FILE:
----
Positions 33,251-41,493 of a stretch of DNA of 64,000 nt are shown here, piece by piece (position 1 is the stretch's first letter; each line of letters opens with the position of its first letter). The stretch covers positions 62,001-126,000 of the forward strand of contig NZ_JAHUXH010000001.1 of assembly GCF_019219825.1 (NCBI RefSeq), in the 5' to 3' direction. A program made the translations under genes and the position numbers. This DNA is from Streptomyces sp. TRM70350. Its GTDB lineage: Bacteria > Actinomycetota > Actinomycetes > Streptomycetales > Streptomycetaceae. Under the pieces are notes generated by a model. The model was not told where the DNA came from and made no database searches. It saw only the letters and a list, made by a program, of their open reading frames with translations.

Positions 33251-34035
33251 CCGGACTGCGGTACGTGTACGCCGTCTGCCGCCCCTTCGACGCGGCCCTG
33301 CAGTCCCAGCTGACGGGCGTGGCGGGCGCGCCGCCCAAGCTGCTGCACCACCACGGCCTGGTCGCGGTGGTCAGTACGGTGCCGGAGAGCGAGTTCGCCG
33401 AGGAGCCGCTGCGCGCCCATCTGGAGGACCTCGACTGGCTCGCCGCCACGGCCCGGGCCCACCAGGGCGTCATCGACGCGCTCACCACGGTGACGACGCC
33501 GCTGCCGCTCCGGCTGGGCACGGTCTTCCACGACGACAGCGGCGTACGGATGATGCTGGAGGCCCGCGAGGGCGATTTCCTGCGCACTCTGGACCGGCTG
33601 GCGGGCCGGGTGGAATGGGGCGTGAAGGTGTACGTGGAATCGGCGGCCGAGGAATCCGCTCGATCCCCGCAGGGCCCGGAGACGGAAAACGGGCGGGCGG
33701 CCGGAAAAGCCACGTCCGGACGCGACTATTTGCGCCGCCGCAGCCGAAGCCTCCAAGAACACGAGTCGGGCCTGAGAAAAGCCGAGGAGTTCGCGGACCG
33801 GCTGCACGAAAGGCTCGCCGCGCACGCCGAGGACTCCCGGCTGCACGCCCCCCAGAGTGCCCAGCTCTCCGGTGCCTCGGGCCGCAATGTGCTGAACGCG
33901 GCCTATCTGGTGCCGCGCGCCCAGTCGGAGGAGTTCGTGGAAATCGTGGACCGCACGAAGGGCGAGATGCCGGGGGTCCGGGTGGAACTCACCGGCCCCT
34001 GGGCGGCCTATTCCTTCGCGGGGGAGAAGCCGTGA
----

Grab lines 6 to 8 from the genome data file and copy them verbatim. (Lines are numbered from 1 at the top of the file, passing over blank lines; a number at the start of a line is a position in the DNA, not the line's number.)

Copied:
33501 GCTGCCGCTCCGGCTGGGCACGGTCTTCCACGACGACAGCGGCGTACGGATGATGCTGGAGGCCCGCGAGGGCGATTTCCTGCGCACTCTGGACCGGCTG
33601 GCGGGCCGGGTGGAATGGGGCGTGAAGGTGTACGTGGAATCGGCGGCCGAGGAATCCGCTCGATCCCCGCAGGGCCCGGAGACGGAAAACGGGCGGGCGG
33701 CCGGAAAAGCCACGTCCGGACGCGACTATTTGCGCCGCCGCAGCCGAAGCCTCCAAGAACACGAGTCGGGCCTGAGAAAAGCCGAGGAGTTCGCGGACCG